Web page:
Tuesday, May 6, 2008

The Vision of Escaflowne

Tenkuu no Escaflowne; Animated fantasy series, Japan, 1996; D: Shoji Kawamori, Kazuki Akane, S: Maaya Sakamoto, Tomokazu Seki, Shinchiro Miki, Joji Nakata, Kappei Yamaguchi, Mayumi Iizuka

Hitomi (15) is a secluded Japanese student in love with the sportsman Amano, but one night prince Van shows up on the playground and kills a dragon, until a beam of light transports the two of them to planet Gaia. Hitomi discovers that the Earth can be seen from it, but that's it called "The Moon of Illusions". She follows Van to his town where intends to crown himself, while his girlfriend is a cat-woman, Merle. But then invisible giant robots show up and make a massacre, while Hitomi uses her medallion to teleport herself, Van and his robot, Escaflowne, to safety. They show up at the kingdom of prince Allen - who looks exactly like Amano. They flee from the robots led by the evil Dornkirk, into a new kingdom. But they are attacked even there. Hitomi discovers that her grandma was on Gaia too, and that Dornkirk constructed a machine to control destiny. She destroys the machine, admits her love to Van and returns to Earth.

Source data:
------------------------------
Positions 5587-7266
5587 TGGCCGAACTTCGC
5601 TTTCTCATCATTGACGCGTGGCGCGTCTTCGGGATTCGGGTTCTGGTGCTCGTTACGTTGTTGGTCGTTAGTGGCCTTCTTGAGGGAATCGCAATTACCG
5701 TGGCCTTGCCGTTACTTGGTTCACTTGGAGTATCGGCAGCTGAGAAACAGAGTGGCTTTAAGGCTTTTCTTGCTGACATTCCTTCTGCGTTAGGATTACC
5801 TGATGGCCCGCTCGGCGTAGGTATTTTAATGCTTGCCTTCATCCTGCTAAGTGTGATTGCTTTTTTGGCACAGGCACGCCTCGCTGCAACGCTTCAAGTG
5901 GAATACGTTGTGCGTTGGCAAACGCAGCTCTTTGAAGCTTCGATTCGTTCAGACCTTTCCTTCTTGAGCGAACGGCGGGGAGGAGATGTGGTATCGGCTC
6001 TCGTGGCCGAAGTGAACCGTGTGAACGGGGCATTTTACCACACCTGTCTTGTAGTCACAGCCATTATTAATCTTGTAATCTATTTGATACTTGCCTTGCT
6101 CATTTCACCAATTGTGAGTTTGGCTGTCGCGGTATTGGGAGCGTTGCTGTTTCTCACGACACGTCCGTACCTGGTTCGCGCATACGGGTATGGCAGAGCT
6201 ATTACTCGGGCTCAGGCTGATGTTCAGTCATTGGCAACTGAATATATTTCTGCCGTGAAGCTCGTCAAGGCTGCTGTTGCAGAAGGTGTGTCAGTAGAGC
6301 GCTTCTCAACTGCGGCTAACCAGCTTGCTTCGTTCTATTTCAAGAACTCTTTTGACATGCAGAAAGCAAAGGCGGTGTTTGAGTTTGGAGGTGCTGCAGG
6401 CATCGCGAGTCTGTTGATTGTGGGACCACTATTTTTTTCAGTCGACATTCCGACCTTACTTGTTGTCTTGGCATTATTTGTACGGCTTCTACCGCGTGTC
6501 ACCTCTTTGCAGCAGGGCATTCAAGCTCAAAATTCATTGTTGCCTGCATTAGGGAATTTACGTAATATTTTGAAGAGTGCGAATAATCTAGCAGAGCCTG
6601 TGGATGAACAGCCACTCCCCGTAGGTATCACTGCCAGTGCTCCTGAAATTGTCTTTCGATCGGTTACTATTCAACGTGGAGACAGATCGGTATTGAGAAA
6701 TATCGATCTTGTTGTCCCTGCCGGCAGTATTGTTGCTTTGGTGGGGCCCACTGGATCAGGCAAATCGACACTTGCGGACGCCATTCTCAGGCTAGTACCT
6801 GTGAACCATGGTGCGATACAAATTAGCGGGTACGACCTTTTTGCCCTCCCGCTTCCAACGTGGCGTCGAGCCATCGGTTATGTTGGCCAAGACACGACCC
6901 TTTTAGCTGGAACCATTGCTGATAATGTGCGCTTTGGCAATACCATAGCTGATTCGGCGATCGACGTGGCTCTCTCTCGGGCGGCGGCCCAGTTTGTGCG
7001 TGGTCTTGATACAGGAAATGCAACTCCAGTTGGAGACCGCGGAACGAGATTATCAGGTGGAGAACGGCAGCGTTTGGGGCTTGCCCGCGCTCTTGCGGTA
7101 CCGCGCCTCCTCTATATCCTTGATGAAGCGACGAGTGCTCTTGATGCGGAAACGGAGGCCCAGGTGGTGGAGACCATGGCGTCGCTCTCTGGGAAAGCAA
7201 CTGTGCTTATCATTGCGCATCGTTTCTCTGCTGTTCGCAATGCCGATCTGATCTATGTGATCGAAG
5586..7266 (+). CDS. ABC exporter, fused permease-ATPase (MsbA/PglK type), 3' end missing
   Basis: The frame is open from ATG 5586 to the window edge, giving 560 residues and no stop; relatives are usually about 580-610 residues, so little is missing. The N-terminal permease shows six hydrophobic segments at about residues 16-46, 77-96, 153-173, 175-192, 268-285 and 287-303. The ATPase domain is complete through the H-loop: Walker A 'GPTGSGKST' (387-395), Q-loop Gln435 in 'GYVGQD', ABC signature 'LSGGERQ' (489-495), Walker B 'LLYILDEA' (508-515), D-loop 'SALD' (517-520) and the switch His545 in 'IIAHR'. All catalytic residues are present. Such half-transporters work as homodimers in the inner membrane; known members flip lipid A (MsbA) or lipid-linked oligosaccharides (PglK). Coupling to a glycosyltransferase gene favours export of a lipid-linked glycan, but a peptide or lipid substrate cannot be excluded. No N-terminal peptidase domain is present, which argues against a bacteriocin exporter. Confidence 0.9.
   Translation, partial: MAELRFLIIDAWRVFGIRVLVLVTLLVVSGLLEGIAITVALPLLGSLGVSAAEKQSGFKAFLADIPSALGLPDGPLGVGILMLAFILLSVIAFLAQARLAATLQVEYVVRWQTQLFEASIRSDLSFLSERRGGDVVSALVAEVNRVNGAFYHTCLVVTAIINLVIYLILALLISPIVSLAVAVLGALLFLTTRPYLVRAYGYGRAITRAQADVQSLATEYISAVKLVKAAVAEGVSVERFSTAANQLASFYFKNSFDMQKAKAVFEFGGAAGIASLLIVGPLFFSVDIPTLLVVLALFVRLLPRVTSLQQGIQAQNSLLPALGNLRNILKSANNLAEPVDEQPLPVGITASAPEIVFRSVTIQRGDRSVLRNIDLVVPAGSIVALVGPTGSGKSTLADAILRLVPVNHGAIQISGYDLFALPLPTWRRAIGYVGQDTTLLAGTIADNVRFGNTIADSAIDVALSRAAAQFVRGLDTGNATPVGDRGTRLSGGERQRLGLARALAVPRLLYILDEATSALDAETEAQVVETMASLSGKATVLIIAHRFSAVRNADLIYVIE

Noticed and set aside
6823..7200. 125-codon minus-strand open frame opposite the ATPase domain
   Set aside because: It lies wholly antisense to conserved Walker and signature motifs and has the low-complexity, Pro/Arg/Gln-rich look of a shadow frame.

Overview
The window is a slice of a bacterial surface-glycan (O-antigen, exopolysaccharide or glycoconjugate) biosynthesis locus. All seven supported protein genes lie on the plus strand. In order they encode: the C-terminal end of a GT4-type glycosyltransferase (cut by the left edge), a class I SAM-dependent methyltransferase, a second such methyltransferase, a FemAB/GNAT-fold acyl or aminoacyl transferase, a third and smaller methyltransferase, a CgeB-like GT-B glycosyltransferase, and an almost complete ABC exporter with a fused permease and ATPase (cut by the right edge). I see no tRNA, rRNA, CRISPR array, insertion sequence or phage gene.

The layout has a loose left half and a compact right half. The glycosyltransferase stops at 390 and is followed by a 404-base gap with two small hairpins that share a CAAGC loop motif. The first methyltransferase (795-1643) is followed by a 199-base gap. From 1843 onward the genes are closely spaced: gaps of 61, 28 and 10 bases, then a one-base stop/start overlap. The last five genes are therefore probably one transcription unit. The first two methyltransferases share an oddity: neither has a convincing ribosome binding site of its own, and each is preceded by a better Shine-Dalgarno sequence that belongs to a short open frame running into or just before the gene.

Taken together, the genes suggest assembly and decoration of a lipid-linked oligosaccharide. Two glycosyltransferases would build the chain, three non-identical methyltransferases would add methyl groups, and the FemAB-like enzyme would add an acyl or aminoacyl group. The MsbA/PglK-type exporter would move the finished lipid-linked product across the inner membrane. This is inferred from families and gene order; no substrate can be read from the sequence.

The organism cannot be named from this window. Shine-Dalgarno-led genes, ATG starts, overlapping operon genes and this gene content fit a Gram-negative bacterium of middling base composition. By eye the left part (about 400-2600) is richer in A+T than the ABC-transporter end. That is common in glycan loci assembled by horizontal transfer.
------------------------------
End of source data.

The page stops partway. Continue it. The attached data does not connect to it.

"The Vision of Escaflowne" is an epic and monumentally animated fantasy adventure anime series whose 26 episodes somehow end up as criss-cross between mecha, shoujo and fantasy genres: it's not an accident that director Shoji Kawamori tried himself out in a Sci-fi genre before, in the popular "Macross". The story is astonishing in animation of characters, set designs and the unusual planet Gaia and in the music by Yoko Kanno, but is visibly ephemera in the description of characters. Many scenes are impressive: Hitomi runs through the hologram of the prince of her vision; a step of a giant robot causes pressure that lifts her skirt up; the Earth can be seen on the sky of planet Gaia; it is hinted that the villain Dornkirk is actually Isaac Newton (!); giant robots fight between the buildings...and there is also one wonderful detail that sharply shows how many symbols can be hidden in fantasy: namely, Hitomi discovers a prince in the new world, who looks exactly like her crush, Amano, creating a parallel relationship between them. The rest of the details are, sadly, just wasted on creating creatures from the 'Muppet Show' - that way needlessly new characters show up in every episode and create fake intrigues in fake kingdoms, equipped with gruelling robot battles, while Hitomi is somehow pushed in the background. Everything is there for an anime to be great, but the story somehow never hooks you entirely - it always seems routine. It has a marvelous ending and the most detailed animated dragon in the history of animation, but what can you do when the story is simply mild?


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